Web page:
Wise Men HeaderMagi, or Wise Men.

By Rev. Phil Greetham. © Copyright 1996. This Version, 2012.

1: Killing off the Magi Myths

Is this how you see the Magi story?
A bright star appeared in the sky. It was seen in the east by three kings. It then moved off and the Kings followed it until it came to Bethlehem At the same time Mary and Joseph arrived at Bethlehem, and after trying a dozen or so inns, (which unfortunately were full up), they ended up in a stable. The star then stopped over the stable were Jesus had just been born. Passing a few joyful shepherds on the way out, the Kings came in and presented gifts to the baby, who was lying in a manger.

Nativity PlayI hope people will not be too offended if I say that the above account of things is at worse erroneous or at best confused. The Bible is still the world's best selling book but I doubt that many people have actually read it and have taken in what it says. Even in today's largely literate society, there are many who still rely on what others say, rather than going to look at the evidence themselves. The above account of the appearance of the Star of Bethlehem owes more to imagination and attempts to fill out the time in Nativity plays, than it does to the Bible!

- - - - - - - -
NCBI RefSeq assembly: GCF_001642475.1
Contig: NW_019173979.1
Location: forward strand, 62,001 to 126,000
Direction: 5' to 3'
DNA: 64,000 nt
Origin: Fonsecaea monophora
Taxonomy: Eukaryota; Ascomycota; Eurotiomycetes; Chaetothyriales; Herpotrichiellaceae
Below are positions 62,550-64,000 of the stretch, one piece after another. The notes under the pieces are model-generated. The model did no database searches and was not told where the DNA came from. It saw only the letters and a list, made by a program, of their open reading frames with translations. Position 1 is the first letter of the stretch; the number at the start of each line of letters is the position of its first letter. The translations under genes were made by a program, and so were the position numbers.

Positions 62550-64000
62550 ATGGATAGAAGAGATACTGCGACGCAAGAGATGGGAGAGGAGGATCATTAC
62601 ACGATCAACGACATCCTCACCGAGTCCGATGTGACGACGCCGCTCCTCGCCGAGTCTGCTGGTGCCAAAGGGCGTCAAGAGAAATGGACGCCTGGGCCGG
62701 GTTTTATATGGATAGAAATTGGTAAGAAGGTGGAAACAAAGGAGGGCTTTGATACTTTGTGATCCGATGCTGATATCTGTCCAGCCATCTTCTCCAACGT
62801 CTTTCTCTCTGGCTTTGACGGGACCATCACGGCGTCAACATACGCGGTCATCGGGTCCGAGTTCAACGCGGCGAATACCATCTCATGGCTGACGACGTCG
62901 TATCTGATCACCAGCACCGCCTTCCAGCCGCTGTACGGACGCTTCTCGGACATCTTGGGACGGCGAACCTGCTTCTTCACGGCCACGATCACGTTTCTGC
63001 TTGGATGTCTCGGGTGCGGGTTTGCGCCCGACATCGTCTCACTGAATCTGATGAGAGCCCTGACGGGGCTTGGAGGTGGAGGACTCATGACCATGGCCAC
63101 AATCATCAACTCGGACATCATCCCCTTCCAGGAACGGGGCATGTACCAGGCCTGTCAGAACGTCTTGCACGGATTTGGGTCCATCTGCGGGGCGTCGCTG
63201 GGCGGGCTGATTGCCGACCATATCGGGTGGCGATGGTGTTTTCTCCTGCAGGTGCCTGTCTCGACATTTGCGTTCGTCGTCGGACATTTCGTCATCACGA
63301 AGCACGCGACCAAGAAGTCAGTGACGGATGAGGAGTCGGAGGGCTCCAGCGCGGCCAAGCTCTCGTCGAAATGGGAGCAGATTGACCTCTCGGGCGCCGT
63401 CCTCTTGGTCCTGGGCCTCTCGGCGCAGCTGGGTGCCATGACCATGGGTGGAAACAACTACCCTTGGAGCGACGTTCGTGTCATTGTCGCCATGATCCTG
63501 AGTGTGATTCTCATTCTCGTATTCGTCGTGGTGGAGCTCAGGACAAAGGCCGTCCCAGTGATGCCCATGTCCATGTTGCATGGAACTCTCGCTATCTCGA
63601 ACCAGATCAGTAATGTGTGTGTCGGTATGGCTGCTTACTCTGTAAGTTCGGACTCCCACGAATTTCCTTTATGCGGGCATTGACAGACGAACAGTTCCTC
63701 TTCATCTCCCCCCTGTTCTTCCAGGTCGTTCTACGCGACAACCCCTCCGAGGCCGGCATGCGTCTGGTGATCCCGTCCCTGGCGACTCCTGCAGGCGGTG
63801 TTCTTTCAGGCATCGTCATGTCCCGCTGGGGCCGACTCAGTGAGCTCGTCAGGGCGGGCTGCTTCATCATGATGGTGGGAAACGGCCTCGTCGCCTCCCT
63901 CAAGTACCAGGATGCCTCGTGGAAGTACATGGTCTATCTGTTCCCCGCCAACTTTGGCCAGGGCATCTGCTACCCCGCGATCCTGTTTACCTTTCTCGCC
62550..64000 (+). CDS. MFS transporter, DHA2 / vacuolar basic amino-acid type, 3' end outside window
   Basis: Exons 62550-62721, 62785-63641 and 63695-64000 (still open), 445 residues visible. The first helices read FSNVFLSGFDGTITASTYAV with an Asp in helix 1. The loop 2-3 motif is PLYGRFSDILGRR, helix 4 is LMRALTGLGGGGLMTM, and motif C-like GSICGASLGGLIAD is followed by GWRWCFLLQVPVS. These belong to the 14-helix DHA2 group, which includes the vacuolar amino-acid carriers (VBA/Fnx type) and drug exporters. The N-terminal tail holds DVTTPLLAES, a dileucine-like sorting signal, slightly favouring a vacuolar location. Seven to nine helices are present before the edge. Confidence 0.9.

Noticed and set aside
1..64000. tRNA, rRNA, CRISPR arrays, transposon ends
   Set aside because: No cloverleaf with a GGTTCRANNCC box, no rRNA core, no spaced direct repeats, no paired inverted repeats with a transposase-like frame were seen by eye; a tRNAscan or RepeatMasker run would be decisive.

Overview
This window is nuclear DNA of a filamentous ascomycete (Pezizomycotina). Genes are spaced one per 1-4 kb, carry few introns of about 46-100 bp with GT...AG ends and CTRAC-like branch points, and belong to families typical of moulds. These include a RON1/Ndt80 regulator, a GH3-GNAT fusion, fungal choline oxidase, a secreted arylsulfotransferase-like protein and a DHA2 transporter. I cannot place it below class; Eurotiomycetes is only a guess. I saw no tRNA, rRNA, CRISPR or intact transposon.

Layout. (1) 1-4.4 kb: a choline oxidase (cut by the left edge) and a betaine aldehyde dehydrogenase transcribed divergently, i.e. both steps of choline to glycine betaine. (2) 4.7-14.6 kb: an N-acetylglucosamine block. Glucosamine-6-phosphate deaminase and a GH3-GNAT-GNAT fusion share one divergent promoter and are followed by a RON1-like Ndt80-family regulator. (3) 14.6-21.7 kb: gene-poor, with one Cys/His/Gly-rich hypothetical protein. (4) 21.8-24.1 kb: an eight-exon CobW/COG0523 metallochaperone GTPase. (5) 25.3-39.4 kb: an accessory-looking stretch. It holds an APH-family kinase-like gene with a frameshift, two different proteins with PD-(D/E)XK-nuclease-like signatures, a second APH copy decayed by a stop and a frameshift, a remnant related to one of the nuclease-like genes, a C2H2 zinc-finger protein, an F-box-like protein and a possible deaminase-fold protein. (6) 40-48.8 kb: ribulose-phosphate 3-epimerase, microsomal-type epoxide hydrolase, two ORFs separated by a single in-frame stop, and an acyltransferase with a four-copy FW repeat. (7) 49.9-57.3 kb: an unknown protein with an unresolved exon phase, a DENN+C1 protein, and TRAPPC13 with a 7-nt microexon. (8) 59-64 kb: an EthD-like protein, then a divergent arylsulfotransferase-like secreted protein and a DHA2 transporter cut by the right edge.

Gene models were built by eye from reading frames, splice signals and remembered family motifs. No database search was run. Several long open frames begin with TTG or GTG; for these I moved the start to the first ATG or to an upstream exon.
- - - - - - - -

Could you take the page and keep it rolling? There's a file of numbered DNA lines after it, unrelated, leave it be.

Let's see what the Bible says. There is only one book in the Bible that specifically mentions the Magi and star in its account of Jesus' birth. That book is Matthew's Gospel, which is the first book of the New Testament. The account starts in the 2nd Chapter beginning at the first verse and going on to the 23rd verse.Now Jesus having been born in Bethlehem of Judea in the days of Herod the King, behold, Magi, from the east, arrived in Jerusalem saying; Where is the one born King of the Jews? We saw his star at its rising, and came to worship him. Now hearing this, King Herod was troubled and all the inhabitants of Jerusalem with him. Having assembled all the chief priests and the scribes of the people, he inquired from them where the Christ was to be born. They told him; In Bethlehem of Judea, for it has been written through the prophet; 'And you Bethlehem in the land of Judah, among the rulers of Judah, are not at all the least. For out of you will come forth a ruler of Judah who will shepherd my people - Israel. ' Then Herod, secretly calling the Magi, inquired carefully from them the time of the appearing star. Sending them to Bethlehem he said: Go and question carefully concerning the child, and when you find him report to me so that I also may come and worship him. So hearing the king they went. Behold! The star that they had seen at its rising in the east went before them until coming, it stood over where the child was. Seeing the star they rejoiced with an exceeding great joy. Coming into the house they saw the child with Mary, his mother. Falling down they worshipped him and opening their treasures they offered him gifts; gold, frankincense and myrrh. Having been warned by a dream not to return to Herod, they departed by another way to their own country. (My own English version)